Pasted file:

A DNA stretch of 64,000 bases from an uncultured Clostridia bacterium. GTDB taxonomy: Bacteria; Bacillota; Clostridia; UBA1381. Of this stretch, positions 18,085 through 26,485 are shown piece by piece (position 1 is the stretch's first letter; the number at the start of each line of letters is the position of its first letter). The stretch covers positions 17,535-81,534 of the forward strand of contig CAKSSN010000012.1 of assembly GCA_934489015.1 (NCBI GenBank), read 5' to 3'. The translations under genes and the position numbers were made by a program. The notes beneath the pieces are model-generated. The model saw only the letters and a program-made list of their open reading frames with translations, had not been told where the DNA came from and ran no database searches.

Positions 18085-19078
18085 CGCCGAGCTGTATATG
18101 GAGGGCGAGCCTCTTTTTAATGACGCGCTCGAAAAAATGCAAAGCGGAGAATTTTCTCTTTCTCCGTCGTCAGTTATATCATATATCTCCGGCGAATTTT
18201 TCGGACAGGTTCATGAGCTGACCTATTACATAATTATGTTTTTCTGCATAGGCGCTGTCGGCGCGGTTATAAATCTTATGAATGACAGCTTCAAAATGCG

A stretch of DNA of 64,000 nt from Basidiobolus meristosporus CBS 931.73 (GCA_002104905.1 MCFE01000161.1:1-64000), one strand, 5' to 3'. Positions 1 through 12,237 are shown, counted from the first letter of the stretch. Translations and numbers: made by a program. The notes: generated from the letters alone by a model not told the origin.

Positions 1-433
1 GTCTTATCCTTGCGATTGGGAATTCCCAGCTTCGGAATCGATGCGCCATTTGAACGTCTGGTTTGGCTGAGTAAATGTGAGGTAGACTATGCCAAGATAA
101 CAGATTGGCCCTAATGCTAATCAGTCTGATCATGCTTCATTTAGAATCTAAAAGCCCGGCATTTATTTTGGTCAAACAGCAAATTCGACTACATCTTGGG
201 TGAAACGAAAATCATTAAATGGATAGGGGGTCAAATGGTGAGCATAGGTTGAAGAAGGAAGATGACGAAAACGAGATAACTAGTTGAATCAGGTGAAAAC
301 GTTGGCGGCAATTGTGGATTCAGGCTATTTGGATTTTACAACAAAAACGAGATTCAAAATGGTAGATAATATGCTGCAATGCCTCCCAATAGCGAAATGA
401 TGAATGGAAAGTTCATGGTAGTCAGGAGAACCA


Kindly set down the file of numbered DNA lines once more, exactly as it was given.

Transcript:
A DNA stretch of 64,000 bases from an uncultured Clostridia bacterium. GTDB taxonomy: Bacteria; Bacillota; Clostridia; UBA1381. Of this stretch, positions 18,085 through 26,485 are shown piece by piece (position 1 is the stretch's first letter; the number at the start of each line of letters is the position of its first letter). The stretch covers positions 17,535-81,534 of the forward strand of contig CAKSSN010000012.1 of assembly GCA_934489015.1 (NCBI GenBank), read 5' to 3'. The translations under genes and the position numbers were made by a program. The notes beneath the pieces are model-generated. The model saw only the letters and a program-made list of their open reading frames with translations, had not been told where the DNA came from and ran no database searches.

Positions 18085-19078
18085 CGCCGAGCTGTATATG
18101 GAGGGCGAGCCTCTTTTTAATGACGCGCTCGAAAAAATGCAAAGCGGAGAATTTTCTCTTTCTCCGTCGTCAGTTATATCATATATCTCCGGCGAATTTT
18201 TCGGACAGGTTCATGAGCTGACCTATTACATAATTATGTTTTTCTGCATAGGCGCTGTCGGCGCGGTTATAAATCTTATGAATGACAGCTTCAAAATGCG

A stretch of DNA of 64,000 nt from Basidiobolus meristosporus CBS 931.73 (GCA_002104905.1 MCFE01000161.1:1-64000), one strand, 5' to 3'. Positions 1 through 12,237 are shown, counted from the first letter of the stretch. Translations and numbers: made by a program. The notes: generated from the letters alone by a model not told the origin.

Positions 1-433
1 GTCTTATCCTTGCGATTGGGAATTCCCAGCTTCGGAATCGATGCGCCATTTGAACGTCTGGTTTGGCTGAGTAAATGTGAGGTAGACTATGCCAAGATAA
101 CAGATTGGCCCTAATGCTAATCAGTCTGATCATGCTTCATTTAGAATCTAAAAGCCCGGCATTTATTTTGGTCAAACAGCAAATTCGACTACATCTTGGG
201 TGAAACGAAAATCATTAAATGGATAGGGGGTCAAATGGTGAGCATAGGTTGAAGAAGGAAGATGACGAAAACGAGATAACTAGTTGAATCAGGTGAAAAC
301 GTTGGCGGCAATTGTGGATTCAGGCTATTTGGATTTTACAACAAAAACGAGATTCAAAATGGTAGATAATATGCTGCAATGCCTCCCAATAGCGAAATGA
401 TGAATGGAAAGTTCATGGTAGTCAGGAGAACCA